With a new semester right around the corner and a short break in semesters, often comes a time when instructors go back to revisit course content and may engage in the creation of new content such as videos. If you are thinking of creating a new video, consider the usage of storyboarding as a way to minimize the amount of time spent shooting and editing while also ensuring that all of the elements you want to capture are included the first time. Just like it helps to create an outline before beginning a paper, one should always start with a storyboard before engaging in the creation of a high-quality video.
Storyboarding is the act of sketching out a “story” and its various elements into shot by shot comic book like frames that serve as an organizer to help you work through the thought process of what you intend to create before any actual creation takes place. A storyboard goes much further than a script does by including a rough idea of the visuals that will be filmed including the background scenes, props, individuals being filmed, camera angles, and even the lighting that will be needed. According to Pinatoan (2013), storyboards are used by professional filmmakers to avoid confusion when explaining a scene and to demonstrate how a scene would play out; which provides a greater understanding of what is going to be filmed than scripted text would allow. As a result, storyboards often facilitate brainstorming new ways to shoot scenes, aid in catching elements that may be missing or need to be changed, and help uncover any other problems with the scene before spending the time and energy needed to actually film it (Stevens, Multimedia Storytelling: Learn How to Storyboard). In this way, storyboarding assists in ensuring that all involved in the filmmaking process have a singular vision to work from.
Despite its use as a way to organize and think through a video prior to filming, many individuals may be tempted to forgo the storyboarding process and just decide to start the project right away. Invariably, this can lead to having to reshoot scenes for missing content or unintended visual and require a longer and more in-depth editing process. While it’s important to create a storyboard for your video, it’s equally important to do it correctly.
According to Pinantoan (2013), a storyboard should answer the following questions:
- Which actors are in the scene? (Include how they may appear.)
- What direction are the actors headed? (You can use arrows to help indicate movements within a scene.)
- What are the actors saying? (This doesn’t need to be the entire script, just a brief reminder such as “explaining the 3rd law of motion” rather than the entirety of what will be said.)
- Where are they? (Make sure it’s clear where the scene takes place.)
- What is the passage of time between storyboards? (This can be indicated directly by writing things like “later in the evening” or through visual cues such as a setting sun.)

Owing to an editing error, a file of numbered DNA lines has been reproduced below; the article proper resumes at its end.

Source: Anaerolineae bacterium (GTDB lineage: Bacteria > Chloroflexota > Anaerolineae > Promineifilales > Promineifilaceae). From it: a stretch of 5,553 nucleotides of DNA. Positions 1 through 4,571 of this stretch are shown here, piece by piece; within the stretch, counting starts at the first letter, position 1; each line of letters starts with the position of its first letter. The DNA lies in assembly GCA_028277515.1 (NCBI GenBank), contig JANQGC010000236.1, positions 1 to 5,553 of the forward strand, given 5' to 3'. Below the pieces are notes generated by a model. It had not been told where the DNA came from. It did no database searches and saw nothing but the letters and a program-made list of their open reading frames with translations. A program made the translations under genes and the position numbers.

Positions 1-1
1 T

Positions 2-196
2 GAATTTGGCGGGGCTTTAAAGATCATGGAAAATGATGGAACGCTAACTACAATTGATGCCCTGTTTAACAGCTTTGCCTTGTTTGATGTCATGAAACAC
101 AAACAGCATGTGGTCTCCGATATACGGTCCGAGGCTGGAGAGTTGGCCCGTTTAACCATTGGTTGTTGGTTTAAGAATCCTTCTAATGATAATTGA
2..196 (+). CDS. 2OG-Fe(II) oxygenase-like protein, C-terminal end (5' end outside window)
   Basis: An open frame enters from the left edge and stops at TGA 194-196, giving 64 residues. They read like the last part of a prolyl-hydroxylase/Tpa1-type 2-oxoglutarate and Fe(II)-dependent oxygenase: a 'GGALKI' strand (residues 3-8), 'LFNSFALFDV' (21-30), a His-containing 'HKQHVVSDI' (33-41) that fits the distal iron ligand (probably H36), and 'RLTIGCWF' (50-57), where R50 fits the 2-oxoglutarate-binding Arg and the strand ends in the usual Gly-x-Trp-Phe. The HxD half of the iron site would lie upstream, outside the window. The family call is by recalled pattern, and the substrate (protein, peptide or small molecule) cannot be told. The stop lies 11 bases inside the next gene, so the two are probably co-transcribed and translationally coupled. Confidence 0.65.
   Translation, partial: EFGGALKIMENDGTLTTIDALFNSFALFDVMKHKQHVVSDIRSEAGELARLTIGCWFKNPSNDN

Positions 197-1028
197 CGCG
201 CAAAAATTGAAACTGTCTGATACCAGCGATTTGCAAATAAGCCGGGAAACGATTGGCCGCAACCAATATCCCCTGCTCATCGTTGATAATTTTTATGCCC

- What is the angle of the camera and does it do anything? (Again arrows can be used as well as text below the visual such as “camera zooms in” or “camera moved around the object”. Refer to this list of terms and their abbreviations help keep your storyboards uncluttered.)
One final element to making a good storyboard is finding the right level of detail to include. According to Pinantoan (2013), the point is to provide the information in a clear and direct manner. Having too little detail results in confusion and an unclear vision for what is to be filmed, but having too much detail can lead to distractions and shift the focus of the filming unintentionally.
Stick figures are perfectly fine for storyboards, just make sure that your message in each frame is still clearly conveyed. If you find you are not good at drawing something important like a building, you can always retreat to labeling objects to ensure that the information is clear.
While the majority of storyboarding involves simply drawing on templates (such as those found here or here), there are plenty of ways to use technology to storyboard as well. The simplest way is to utilize a presentation program such as Keynote or PowerPoint.
With a presentation program, each slide becomes a frame, the various tools and clip art can be used to build out the scenes, and
when finished they can be printed in a notes version of the presentation to create the actual storyboard pages. There are lots of other programs dedicated to helping create a storyboard such as StoryboardThat or Studiobinder that require little setup and are easy to learn.
No matter what you choose to use, whether its hand-drawn frames or a printed graphic, the important thing is to create the storyboard prior to filming. Even if you are a one-person production, the act of creating the storyboard will help you flesh out your ideas, avoid mistakes you might otherwise make, and ensure that when filming the various scenes you maintain a clear and consistent vision.
So when it comes time to create your next video, remember this advice from famed director Marin Scorsese, “Storyboards are not the only means of communication for what I imagine, but they are the point where I begin.”
Pinantoan, A. (2013) Using Storyboards In Education, InformED. Retrieved from https://www.opencolleges.edu.au/informed/teacher-resources/using-storyboards-in-education/
Stevens, J. Multimedia Storytelling: Learn How to Storyboard, UC Berkeley Graduate School of Journalism. Retrieved from https://multimedia.journalism.berkeley.edu/tutorials/starttofinish-storyboarding/